What would the Iron Lady have done about North Korea?

Special to WorldTribune.com

By Donald Kirk, East-Asia-Intel.com

Memories and images of Margaret Thatcher and her legacy as displayed in the media this week evoke an obvious question: What would the Iron Lady have done about North Korea?

The answer would seem clear. It’s hard to imagine the woman who dispatched troops to the Falklands in 1982 having much patience with Kim Jong-Un. It’s easy to believe her patience would have run out long before the boy king ascended to the throne in Pyongyang. Surely she would have had a thing or two to say about his father Kim Jong-Il.

Another Iron Lady? South Korean President Park Geun-Hye delivers her inaugural address in Seoul.
Another Iron Lady? South Korean President Park Geun-Hye delivers her inaugural address in Seoul.

It’s not just Thatcher’s response to the Argentine takeover of the Falklands — a small war for a tiny portion of the Earth — that gives rise to this assumption. In her final days as prime minister in 1990 she advised President George H.W. Bush not to go “wobbly” about expelling the forces of Saddam Hussein from Kuwait.

Had she survived as prime minister, would she have also persuaded the first Bush president to fight all the way to the Iraqi capital of Baghdad rather than fall for a failed peace of aerial surveillance, no-fly zones and sanctions that would never work? Or would she have agreed that Bush I had more sense than his son, George W., who fell for reports of Saddam’s mystical nuclear program as the pretext to drive the villain totally out of power?

All the speculation is so hypothetical as possibly to seem pointless, but it’s difficult to imagine that Thatcher would have gone the way of Jimmy Carter and Bill Clinton in soft-soaping the North Koreans. Who would believe she’d be off begging for “dialogue” and “negotiations” knowing all the talks all these years have been worse than pointless.

Yes, worse in the sense of giving rise to false hopes of reconciliation — and even, in the case of President Kim Dae-Jung’s failed Sunshine Policy, resulting in payoffs to the North that aided and abetted the North’s nuclear and missile programs.

The Iron Lady actually had a war to thank for her grip on power when Britain was still wallowing in economic difficulties from years of Labor rule. I was in London during the Falklands war, filing for papers in the U.S., avidly reading and sometimes rewriting the London papers.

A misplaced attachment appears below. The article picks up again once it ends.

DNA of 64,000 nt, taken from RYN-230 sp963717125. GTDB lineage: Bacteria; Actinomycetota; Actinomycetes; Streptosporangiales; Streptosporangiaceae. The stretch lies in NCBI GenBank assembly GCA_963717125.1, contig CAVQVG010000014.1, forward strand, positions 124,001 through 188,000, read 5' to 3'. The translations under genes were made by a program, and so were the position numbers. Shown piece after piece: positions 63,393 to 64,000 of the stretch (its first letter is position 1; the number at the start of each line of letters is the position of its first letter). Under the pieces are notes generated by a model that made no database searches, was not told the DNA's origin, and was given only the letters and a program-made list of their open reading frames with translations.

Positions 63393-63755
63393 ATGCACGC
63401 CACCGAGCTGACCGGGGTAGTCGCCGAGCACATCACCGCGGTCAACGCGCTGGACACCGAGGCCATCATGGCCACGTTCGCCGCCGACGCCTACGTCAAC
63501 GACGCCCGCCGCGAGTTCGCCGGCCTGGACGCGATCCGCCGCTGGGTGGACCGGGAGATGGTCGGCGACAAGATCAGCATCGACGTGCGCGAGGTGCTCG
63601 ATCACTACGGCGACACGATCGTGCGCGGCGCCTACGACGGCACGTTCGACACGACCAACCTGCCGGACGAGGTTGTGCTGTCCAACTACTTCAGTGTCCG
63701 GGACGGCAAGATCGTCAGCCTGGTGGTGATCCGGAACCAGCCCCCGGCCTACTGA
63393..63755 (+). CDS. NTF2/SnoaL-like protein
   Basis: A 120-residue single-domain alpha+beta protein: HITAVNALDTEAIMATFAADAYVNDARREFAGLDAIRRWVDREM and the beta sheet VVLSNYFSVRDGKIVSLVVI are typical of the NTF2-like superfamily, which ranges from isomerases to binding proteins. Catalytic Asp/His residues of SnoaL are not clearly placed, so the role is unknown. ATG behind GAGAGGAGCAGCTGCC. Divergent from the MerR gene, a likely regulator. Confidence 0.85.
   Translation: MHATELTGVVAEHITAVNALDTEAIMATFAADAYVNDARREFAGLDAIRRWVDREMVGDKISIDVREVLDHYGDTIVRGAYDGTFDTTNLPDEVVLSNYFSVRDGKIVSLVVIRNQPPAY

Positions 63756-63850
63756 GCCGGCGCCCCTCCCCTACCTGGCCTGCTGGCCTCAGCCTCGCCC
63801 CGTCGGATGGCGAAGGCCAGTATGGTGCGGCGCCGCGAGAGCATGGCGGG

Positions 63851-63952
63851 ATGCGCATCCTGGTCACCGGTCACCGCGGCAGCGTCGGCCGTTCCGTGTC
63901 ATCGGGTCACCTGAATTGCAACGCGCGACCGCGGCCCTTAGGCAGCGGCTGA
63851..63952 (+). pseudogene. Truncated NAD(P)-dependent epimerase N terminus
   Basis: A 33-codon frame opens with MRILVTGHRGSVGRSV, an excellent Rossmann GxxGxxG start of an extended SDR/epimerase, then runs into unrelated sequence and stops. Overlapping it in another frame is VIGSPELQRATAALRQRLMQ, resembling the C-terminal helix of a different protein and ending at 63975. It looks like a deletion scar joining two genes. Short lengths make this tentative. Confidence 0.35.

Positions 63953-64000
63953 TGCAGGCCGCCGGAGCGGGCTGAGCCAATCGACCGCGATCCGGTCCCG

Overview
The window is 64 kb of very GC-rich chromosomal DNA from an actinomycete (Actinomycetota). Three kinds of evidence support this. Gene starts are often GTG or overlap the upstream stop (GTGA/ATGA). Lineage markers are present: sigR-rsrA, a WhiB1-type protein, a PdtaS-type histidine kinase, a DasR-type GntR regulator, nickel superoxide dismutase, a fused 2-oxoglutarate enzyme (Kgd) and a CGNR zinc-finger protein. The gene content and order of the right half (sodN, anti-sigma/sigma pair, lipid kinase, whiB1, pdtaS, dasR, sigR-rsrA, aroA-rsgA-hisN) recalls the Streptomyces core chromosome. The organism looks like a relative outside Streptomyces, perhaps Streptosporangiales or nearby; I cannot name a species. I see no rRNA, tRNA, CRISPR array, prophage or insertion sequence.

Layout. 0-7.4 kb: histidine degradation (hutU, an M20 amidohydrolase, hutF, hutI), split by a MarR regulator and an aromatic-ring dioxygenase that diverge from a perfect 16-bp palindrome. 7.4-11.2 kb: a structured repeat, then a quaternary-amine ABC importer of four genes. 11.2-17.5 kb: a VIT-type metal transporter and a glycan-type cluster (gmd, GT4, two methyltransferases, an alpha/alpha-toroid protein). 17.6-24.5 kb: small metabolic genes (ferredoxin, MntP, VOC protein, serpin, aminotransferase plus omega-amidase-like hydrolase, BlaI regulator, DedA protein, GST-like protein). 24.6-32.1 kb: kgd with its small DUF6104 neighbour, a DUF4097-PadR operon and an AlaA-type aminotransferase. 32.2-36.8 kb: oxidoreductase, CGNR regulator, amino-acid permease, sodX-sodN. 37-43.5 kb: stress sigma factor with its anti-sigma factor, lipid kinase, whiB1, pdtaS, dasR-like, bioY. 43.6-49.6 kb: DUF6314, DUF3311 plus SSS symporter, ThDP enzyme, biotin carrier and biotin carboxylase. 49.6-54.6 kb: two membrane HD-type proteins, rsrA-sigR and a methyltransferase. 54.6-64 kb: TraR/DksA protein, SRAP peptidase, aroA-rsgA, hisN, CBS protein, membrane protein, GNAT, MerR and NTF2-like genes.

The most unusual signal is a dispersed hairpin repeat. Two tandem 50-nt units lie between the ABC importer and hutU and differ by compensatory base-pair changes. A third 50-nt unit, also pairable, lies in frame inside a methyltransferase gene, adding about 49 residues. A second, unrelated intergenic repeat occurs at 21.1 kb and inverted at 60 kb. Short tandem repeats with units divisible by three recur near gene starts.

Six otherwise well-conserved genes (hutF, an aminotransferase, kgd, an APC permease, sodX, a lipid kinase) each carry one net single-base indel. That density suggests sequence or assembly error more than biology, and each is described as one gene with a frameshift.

What I remember best, though, was attending a performance of “Evita” and hearing the audience groan through “Don’t Cry for Me Argentina” and other numbers that seemed unbelievably timely — or maybe ill-timed.

Evita, of course, was all about another strong-willed female, Eva Peron, though comparisons between Eva and Margaret are flawed since Eva had died 32 years earlier at the age of 33. Eva’s husband, Juan Peron, died in 1974 before a military junta ushered in an era of bloodshed culminating in the dumb decision to go after the Falklands.

The most relevant, up-to-date comparison would have to be between Margaret Thatcher and Korea’s first female president, Park Geun-Hye. Although their backgrounds are totally different, Thatcher the daughter of a middle-class merchant and local politico, Park the daughter of a long-ruling dictator.

Think about it — philosophical soulmates, both conservative, both advocates of tough policies against evil adversaries. Park, however, faces a much more severe challenge than Thatcher ever did. She may have to decide whether to order a sharp escalation of the conflict, that is, counter-attack against targets on North Korean soil, if Kim Jong-Un and his advisers press the button on any of their weapons ranged against the South.

As a journalist, I’ve met both Thatcher and Park — briefly. While with USA Today I encountered Thatcher in the British embassy in Washington while she was in D.C. to meet her friend, President Reagan, in I think 1984.

The meeting was accidental. The Brits had arranged a media briefing. The briefing got postponed; no one knew where we were supposed to be, and then Thatcher unexpectedly showed up. She responded clearly, energetically, to whatever we were asking while a press attaché tried to shoo us away.

The only other time I encountered Thatcher was after the handover of Hong Kong from British to Chinese rule in 1997. She was in the lobby of the Peninsula Hotel, tired and aging but glad to chat.

I’ve encountered Park a number of times. She too speaks forcefully as she navigates policy against forces that may not be rational. Park has yet to earn the soubriquet, “Iron Lady” but might draw inspiration from the example of the original Iron Lady — or at least observe her advice to Bush I and not go “wobbly” in face of the foe.

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